Commentary | US/Iran – An Olive Branch and a Stick – Al Maeena
Published: February 10, 2013
SUSRIS periodically shares perspectives from columnists in Saudi Arabia and around the Gulf. Here today for your consideration is a recent column by Tariq A. Al Maeena who writes regularly for Gulf News.
An Olive Branch and a Stick Tariq A. Al Maeena
For US-Iran talks to go forth and produce fruitful results there must be efforts from both parties to bridge the gap
It was a welcome overture. Joe Biden, the US vice-president, said recently in Munich that the US was prepared for direct discussions with Iran if Tehran was serious about working towards the resolution of the differences between them. Since being re-elected, US President Barack Obama has shown intentions of resuming dialogue with Iran by sending out positive signals.
“There is still time, there is still space for diplomacy backed by pressure to succeed. The ball is in the government of Iran’s court. But we have also made clear that Iran’s leaders need not sentence their people to economic deprivation and international isolation,” offered Biden.
The offer for the talks was greeted positively in some of the Iranian government circles. The Iranian Foreign Minister, Ali Akbar Salehi, reacted positively to Biden’s offer and added on TV: “I would like to say that these are good signs … We are a rational government and we look into resolving all outstanding international issues through negotiation. This is not a forbidden zone. This is not a red line when it comes to holding bilateral talks on particular subjects. Here I mean the nuclear issue. This is not a red line.” He added that his government would seriously consider the offer, but cautioned that they would have to refrain from “threatening rhetoric that everything is on the table”.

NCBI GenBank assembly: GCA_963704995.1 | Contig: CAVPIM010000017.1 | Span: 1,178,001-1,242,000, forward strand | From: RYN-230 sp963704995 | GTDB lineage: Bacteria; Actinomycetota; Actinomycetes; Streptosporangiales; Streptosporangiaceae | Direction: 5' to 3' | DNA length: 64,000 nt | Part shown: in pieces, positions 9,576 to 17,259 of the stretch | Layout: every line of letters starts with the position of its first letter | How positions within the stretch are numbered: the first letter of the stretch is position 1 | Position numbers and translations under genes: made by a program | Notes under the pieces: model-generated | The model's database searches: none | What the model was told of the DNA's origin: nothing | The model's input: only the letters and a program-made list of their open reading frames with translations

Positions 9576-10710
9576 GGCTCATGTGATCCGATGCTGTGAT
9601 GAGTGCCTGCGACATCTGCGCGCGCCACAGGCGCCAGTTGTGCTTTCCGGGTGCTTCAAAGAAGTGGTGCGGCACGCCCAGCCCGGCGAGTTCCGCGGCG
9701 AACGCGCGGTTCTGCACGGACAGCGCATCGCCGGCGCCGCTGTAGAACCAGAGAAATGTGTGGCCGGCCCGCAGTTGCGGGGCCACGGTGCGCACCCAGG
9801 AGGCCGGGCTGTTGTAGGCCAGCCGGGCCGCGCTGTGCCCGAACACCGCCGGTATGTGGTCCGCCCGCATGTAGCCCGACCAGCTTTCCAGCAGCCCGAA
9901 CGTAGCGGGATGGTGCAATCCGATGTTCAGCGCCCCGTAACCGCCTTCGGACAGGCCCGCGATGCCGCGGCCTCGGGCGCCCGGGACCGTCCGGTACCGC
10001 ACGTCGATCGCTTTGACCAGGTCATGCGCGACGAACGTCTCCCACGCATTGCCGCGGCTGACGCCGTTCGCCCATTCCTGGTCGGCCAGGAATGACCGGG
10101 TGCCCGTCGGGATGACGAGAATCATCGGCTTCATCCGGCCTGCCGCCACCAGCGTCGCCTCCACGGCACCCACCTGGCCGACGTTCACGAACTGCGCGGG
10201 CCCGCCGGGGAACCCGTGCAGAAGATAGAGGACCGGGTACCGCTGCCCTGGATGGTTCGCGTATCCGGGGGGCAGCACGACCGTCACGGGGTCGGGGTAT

A few days later, the US widened sanctions on Iran with the intention of restricting its ability to use revenues from oil sales. According to a statement by the US Department of Treasury, the intent was: “In addition to effectively locking up Iranian oil revenue overseas, this provision sharply restricts Iran’s use of this revenue for bilateral trade and severely limits Iran’s ability to move funds across jurisdictions.”